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    stromboy Member Supporter

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    Wear all the gear that you ride to work with on the way home.

    As the captain said, enjoy it.
     
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  10. Runner
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    Runner New Member

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    Keep aware of every car around you. If you do need to quickly avoid some idiot who wasn't looking then at least you will know where the gaps are to squeeze into. Keep your wits about you at all times.
     
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  11. Aeek
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    Aeek Member Supporter

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    Pick the lane you need to be in eventually and stay in it. If its the "aaargh, how are they going slowly" lane, even better, you're less likely to be divebombed. Need to remember this myself :)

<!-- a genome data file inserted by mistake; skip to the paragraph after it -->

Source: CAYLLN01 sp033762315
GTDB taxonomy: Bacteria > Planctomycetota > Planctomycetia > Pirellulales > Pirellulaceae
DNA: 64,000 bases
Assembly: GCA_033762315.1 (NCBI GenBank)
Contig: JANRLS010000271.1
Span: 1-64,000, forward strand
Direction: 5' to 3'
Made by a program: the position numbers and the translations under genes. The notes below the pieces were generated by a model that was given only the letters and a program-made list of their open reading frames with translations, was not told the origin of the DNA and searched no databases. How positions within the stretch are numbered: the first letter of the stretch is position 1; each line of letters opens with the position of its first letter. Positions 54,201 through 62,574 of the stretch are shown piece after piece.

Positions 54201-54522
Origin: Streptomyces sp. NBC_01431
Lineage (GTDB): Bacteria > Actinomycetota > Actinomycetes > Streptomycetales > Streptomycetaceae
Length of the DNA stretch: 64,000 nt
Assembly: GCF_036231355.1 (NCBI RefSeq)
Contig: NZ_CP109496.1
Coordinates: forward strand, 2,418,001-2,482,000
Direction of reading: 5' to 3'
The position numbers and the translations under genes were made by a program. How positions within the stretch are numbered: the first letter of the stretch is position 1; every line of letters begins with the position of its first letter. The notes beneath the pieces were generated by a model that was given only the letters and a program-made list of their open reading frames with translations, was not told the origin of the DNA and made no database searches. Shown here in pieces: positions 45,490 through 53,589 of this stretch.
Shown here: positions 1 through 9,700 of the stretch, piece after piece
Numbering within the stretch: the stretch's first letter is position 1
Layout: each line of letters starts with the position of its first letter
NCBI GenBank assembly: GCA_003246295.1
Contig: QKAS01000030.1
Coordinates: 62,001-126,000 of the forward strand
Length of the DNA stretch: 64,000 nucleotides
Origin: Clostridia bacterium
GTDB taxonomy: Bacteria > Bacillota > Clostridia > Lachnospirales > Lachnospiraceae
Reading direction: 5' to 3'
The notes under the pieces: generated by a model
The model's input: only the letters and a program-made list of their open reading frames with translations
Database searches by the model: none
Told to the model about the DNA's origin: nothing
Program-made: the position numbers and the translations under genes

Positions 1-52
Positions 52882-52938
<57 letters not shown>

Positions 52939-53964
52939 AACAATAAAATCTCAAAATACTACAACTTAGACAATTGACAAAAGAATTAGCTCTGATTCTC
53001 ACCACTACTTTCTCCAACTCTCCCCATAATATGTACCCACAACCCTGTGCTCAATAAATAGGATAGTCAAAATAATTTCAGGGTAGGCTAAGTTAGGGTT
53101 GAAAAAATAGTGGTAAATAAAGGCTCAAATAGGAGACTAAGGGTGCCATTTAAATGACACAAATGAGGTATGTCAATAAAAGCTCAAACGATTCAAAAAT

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  12. third idiot
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    third idiot Member

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    I don't claim to be an expert or an experienced rider for that matter. But my thoughts - Be hyper vigillant. Drivers (and you) are more tired on the way home and are more prone to do, on the most part unintentional, stupid things. My sense is that more people seem to use their phones on the way home for instance.

    That said you will soon get used to it. I find commuting in the dark is fine - just scan the road surface a little more carefully as hazards are harder to see and watch for roos wherever they are likely to be. If it is raining on the commute I slow everything down and take an ultra-conservative approach - makes for a non-relaxing and not particularly enjoyable ride but in my head significantly reduces risk.
     
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  13. third idiot
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    third idiot Member